I vividly remember a conversation I had with a fellow food photographer/food blogger a few years ago about figs. Food talk with fellow food bloggers? I didn’t intend for this an “f” alliteration, but doesn’t it sound like it could be the title of a food column? Yes? Anyways, I’ll get back on track about all this fig talk. I have a tendency to get off track at times and figuring all this out during the blog post will give you a better idea of how my crazy mind works.
Anyways, fig talk, yes, figs. Around this time of year, our figs are dripping with fruit and I was telling this person how I love figs and how much I love photographing figs. Figs are sexy, beautiful and I just can’t get enough of photographing and seeing them in images.
This food blogger responded by telling me that fig pictures are over-rated (or something to that point) and said that everyone always has a default fig picture to show off. This person was tired of seeing figs pictures. And this person was tired of seeing egg pictures in baskets, ribbons around cookies and a few other examples of popular food styling that I was clearly “guilty” of.
It took me a few moments to think about how to respond. All my mind could whisper was “…but…but…i love fig pictures. and I have a whole Lightroom folder of ribbon-ed cookies and basket-ed eggs!”.
I quickly realized that no matter what anyone’s opinions are about what other people are doing online, I respect their choice and I clearly have the option to read their content or not. So rather than sit and make fun of other people and what they are doing, why don’t we just surround ourselves with content that we love. Why waste time looking/reading/following others and their content that we don’t like or agree with? Oy, such silly questions have easy answers.
So in the spirit of always being true to yourself and doing what you love and not being hurt by outside criticism (cliche ideas, maybe?), I’m here to tell you that I FREAKING LOVE FIG PICTURES (dammit) and I will continue to share them whether or not some people make fun of them.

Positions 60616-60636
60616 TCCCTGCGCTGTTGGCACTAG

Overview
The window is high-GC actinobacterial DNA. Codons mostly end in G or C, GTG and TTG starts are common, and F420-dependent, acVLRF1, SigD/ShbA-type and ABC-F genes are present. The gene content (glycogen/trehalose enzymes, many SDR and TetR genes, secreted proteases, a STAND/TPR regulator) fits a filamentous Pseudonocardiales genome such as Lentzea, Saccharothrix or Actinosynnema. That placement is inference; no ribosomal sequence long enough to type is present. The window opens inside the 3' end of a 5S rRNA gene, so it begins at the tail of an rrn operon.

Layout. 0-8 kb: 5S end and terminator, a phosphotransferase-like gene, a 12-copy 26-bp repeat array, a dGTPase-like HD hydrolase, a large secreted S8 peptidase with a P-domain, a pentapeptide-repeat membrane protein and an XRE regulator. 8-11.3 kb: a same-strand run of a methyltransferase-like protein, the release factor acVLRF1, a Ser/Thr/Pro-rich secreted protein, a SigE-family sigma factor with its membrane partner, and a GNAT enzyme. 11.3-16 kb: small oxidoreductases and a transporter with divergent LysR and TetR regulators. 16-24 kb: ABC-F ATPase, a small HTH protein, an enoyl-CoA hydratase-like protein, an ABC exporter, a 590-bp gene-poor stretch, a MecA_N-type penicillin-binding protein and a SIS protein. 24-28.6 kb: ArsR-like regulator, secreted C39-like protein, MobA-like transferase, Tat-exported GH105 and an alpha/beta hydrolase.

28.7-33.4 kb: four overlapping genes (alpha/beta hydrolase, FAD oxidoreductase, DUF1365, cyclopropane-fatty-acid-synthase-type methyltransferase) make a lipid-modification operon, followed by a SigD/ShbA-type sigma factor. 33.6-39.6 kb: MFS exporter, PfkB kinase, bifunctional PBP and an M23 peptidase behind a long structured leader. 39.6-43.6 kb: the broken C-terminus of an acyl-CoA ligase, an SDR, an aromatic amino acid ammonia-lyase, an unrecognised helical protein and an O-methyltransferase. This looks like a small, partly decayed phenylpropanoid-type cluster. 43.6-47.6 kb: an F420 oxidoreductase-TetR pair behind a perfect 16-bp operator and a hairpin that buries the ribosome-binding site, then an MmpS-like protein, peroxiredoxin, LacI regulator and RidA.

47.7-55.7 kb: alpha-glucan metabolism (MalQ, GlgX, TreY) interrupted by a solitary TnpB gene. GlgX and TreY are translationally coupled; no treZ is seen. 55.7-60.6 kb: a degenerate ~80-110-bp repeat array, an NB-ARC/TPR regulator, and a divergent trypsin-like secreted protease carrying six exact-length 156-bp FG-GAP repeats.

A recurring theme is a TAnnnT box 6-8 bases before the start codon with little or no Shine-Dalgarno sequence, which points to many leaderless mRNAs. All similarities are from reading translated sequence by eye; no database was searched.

And so here you have it, a crap load of fig pictures to look at and a really good fig bruschetta recipe that goes along with it!
So to all you fig picture haters, take that.
Nothing but love and #TeamFig ,
luscious, sexy figs
Joy of figs here
More Fig Recipes:
Fig Bruschetta Recipe
Yield: Serves 3-4
Total Time: 45 min
The addition of the fig compote on the bruschetta adds another layer of wonderful fig flavor and texture. But if you don't have time to make the fig compote, plenty of fresh, sweet figs on top will be equally delicious.
For the Roasted Fig Puree Recipe:
- 1/2 pound (225g) ripe figs
- 2 Tablespoons (30ml) balsamic vinegar, divided
- 1 Tablespoon (15g) brown sugar
For the Fig Bruschetta assembly:
- Crusty bread loaf or baguette, sliced thin or grilled (optional)
- Olive Oil for brushing the bread, if you are serving it grilled
- 5-6 ripe figs, quartered
- 1 cup Ricotta Cheese
- 1/4 cup chopped pecans
- Fresh thyme leaves
Roasted Fig Puree Directions
- Preheat the oven to 400°F.
- Slice the tough stems off of the figs then slice the figs into quarters. Place the figs in a baking dish and toss with one Tablespoon of balsamic vinegar and brown sugar. Cover the baking dish with foil and roast for 15-20 minutes or until the figs are soft.
- When cool enough to handle, puree the figs in a food processor or blender with the remaining tablespoon of balsamic vinegar (feel free to add more balsamic to taste). Put puree in a bowl and place in fridge to cool until ready to use
- If you are grilling the bread: heat the grill and lightly brush each sides of sliced bread with olive oil. Grill each side of the bread till crisp.
- Spread ricotta cheese over each slice of bread.
- Top each bread slice with fig puree, pecans, fresh figs and fresh thyme leaves.
- Serve on a platter or wood cutting board as the perfect appetizer.
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Recipe Note for Salt: All recipes containing salt are based on kosher or sea salt amounts, not table salt. If using table salt, reduce the amount used to taste.